Citigroup, one of the world’s largest currency trading banks, is considering taking its first steps into cryptocurrency markets after a surge in interest from clients.
The group is the latest banking giant to consider pushing into the new markets according to Itay Tuchman, its global head of foreign exchange. Despite the reputational challenges, large dealers have been forced to respond to surging interest in bitcoin from asset managers and hedge funds.
Tuchman said the bank had not yet decided whether it would offer its clients cryptocurrency-related services, but he said that trading, custody and financing were all under consideration.
“There are different options from our perspective and we are considering where we can best service clients. This is not going to be a prop-trading effort,” Tuchman told the Financial Times, referring to proprietary trading in which banks trade on their own accounts.
In March, Citi issued a 108-page report noting that despite “a host of risks and obstacles that stand in the way of Bitcoin progress”, the cryptocurrency “may be optimally positioned to become the preferred currency for global trade”.
The price of bitcoin, the largest cryptocurrency by volume, has dropped 12 per cent from a record high set last month, but is still up 75 per cent since the start of the year, trading at $57,000 on Thursday.
Goldman Sachs, Bank of New York Mellon and State Street are among the large institutions that have recently announced plans to become active in different areas of the cryptocurrency market.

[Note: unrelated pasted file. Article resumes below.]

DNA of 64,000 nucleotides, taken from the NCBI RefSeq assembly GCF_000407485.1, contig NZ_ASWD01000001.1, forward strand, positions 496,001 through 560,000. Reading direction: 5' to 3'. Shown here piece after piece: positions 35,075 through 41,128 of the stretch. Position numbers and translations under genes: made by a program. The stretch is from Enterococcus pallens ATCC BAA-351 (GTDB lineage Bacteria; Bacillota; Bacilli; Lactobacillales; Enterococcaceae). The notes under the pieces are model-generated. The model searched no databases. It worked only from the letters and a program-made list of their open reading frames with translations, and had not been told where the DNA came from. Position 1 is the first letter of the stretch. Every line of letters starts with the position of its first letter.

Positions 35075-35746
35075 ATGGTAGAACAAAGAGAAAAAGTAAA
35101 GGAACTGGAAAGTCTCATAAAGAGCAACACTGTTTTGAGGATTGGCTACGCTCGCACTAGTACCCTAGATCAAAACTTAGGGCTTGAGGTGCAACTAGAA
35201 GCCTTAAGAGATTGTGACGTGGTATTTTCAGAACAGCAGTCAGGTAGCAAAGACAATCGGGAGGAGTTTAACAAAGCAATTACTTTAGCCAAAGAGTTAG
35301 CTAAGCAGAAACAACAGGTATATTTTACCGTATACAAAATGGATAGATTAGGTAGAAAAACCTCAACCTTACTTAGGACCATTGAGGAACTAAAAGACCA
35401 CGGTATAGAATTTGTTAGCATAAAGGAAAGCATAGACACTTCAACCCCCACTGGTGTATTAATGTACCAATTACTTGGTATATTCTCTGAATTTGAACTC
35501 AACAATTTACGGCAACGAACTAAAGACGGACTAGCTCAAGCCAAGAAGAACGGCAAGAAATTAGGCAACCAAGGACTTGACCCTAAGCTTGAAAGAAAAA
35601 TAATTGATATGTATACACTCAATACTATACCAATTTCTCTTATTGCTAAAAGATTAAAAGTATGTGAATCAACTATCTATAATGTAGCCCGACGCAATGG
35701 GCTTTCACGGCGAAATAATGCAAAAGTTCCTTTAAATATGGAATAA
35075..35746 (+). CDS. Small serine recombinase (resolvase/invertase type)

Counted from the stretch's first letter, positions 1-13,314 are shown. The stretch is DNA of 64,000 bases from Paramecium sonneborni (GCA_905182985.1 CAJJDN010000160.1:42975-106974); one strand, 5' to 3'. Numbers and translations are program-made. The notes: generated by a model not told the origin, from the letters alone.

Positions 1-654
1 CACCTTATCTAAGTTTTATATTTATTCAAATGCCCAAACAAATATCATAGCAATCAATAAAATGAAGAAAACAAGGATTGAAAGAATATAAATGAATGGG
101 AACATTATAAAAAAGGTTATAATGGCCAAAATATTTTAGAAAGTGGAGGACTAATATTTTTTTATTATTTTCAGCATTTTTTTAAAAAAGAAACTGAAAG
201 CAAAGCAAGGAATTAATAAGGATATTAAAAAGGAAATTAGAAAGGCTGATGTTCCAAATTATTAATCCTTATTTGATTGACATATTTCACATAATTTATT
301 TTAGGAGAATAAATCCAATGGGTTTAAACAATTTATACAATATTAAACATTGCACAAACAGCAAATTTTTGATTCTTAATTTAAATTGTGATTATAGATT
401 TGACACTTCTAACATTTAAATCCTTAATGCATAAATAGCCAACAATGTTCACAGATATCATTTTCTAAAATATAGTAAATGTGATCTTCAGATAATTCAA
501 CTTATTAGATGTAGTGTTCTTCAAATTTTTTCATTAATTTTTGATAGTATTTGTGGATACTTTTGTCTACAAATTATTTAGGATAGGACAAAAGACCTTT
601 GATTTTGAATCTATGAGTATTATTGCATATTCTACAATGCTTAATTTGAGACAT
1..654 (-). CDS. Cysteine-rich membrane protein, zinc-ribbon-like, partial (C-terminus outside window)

Tuchman said since August last year, Citi had seen a “very rapid” accumulation of interest in bitcoin across a broad spectrum of clients including large asset managers. Some had asked the bank for research, and others wanted to trade a range of coins through the bank and to finance deals with cryptocurrency holdings.
“We shouldn’t do anything that’s not safe and sound. We will jump in when we are confident that we can build something that benefits clients and that regulators can support,” he said.
Insiders at large crypto trading firms are privately sceptical that conventional banks would be able to compete against bitcoin specialists that have been active in the space for years.
Galaxy Digital, a New York-based firm run by Michael Novogratz, on Wednesday unveiled a $1.2bn deal to buy BitGo in a move it says is aimed at creating a “full-service platform for institutions seeking access to the crypto economy”. BitGo, which has $40bn in assets under custody, already offers services such as custody, portfolio management and prime lending.
Tuchman said Citi was in no rush to come to a decision on how deeply it should move into the crypto market.
“I don’t have any FOMO [fear of missing out] because I believe that crypto is here to stay and that we are just at the very beginning of the market,” he said. “This isn’t a space race. There is room for more than just one flag.”